The water in the park is safe to drink, there are even signs warning against washing dishes or yourself in the rivers.  The park officials take great care to make sure the water stays clean and safe, so for the first time in my life I knelt at the edge of fast moving stream and took a sip.  The icy water tasted so fresh and perfect, it was like being in a fairytale. 

I caught a glimpse of the tip of Fitz Roy through the trees, it was already pink!  I looked at my map and identified the stream I just passed and discovered I was only halfway to my destination.  I charged up the mountain.  After 3 hours of hiking up 1200 feet in elevation, I finally made it to the first lookout point, soaked in sweat.  My body was warm, so I didn't realize how cold it was until I tried to use my lip balm and discovered it was frozen solid.  The fierce orange changed to an icy stone color as I hiked from the lookout point to the lagoon. 











The absolutely perfect sky was free of clouds and the air started to get warmer.  I removed a couple of layers and looked at a map.  After 3 and a half hours of hiking it was only 9:30am.  The trails were completely empty and I had an entire day ahead of me.  I calculated that I could hike until about 2pm before I would need to turn around and hike back to town and arrive before dark.  Over the next 3 hours I pushed forward on the trails surrounded by haunting silver trees. 










I had been hiking for 5 hours without seeing a soul, so when a young couple came hiking up the path we struck up conversation.  They started their hike about 3 hours after I did and they had already caught up to me.  Talking helped distract me from my tired feet and their pace was so much faster than mine that they helped me cover much more ground without even realizing it.  Time sped by and I realized we were at the end of the safe, relatively flat trail.

From there was a path marked with exclamation points, danger signs, and strong recommendations to not continue.  My new friends looked up at the trail to Laguna de los Tres and said it was no big deal; they were just going to go to the top and come back.  The map indicated the trail would take them from 1200 in elevation to 2500 feet.  They went ahead and I plodded along at my own pace.  I only had an hour left before I absolutely had to turn back and I had no idea how far I would make it.  There were more warning signs: 'for experienced trekkers only' 'very dangerous when windy or rainy.'  I was not an experienced trekker, but it wasn't windy or rainy either.  After only 10 minutes, I hid my camera backpack and tripod in the woods and continued with just my camera, a banana and a water bottle.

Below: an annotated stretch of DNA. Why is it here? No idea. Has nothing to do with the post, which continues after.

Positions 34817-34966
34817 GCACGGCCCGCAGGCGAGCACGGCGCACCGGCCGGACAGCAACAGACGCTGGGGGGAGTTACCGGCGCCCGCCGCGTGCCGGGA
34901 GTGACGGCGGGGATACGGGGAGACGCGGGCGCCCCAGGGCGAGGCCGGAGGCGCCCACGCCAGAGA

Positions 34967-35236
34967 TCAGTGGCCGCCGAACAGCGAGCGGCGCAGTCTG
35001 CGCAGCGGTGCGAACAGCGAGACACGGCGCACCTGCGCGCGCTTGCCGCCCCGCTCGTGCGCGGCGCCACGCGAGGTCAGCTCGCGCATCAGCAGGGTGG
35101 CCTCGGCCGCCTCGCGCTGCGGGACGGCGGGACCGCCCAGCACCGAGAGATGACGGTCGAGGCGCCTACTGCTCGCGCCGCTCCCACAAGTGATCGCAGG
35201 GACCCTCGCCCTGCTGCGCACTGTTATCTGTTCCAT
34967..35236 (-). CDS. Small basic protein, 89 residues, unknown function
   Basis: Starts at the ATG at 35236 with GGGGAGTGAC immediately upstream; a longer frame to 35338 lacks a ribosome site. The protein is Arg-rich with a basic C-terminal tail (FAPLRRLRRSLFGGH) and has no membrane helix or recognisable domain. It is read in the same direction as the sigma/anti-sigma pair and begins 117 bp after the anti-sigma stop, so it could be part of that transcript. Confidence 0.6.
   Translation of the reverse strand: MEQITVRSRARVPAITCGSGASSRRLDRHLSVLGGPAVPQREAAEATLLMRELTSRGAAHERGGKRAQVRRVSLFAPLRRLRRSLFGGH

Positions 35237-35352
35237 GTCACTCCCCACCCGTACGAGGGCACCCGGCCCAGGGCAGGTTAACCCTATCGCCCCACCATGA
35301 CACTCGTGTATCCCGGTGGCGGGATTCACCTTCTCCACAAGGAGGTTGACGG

Free of the extra weight, I felt refreshed...for about 10 minutes.  The trail had about a 45 degree incline and was not fun.  The rocks were huge and uneven and no matter how far I climbed, the top didn't seem to get any closer.  I took a couple of breaks, cursing exhaustion and the height of the mountain.  I played in the snow for a bit and then came to a place in the trail that actually showed the rest of the path. 


I looked up..."Absolutely not."


Eventually my pleasant 45 degree incline would be replaced by a 60+ degree incline for the rest of the snow covered trail.  There was no sign of my friends, apparently they had already passed over the top of the mountain like super heroes.  The top of the mountain stood there, teasing me.  It looked like a reasonable height, but that incline...I only had half an hour left to get to the top before I had to turn back.

I spent several minutes trying to convince myself to give up and turn around.  Finally, I decided to sprint up the mountain for half an hour and give up if I hadn't gotten to the top by then. I had a renewed sense of power, drive, energy.  It
 was steep and rocky, but not too bad.  Things got complicated when I got to the first huge patch of snow.  There were no rocky places to get stable footing, so I followed the footprints from previous trekkers.  I was ok until I noticed an enormous hole where a trekker's foot fell 3 feet deep into the snow.  I proceeded carefully.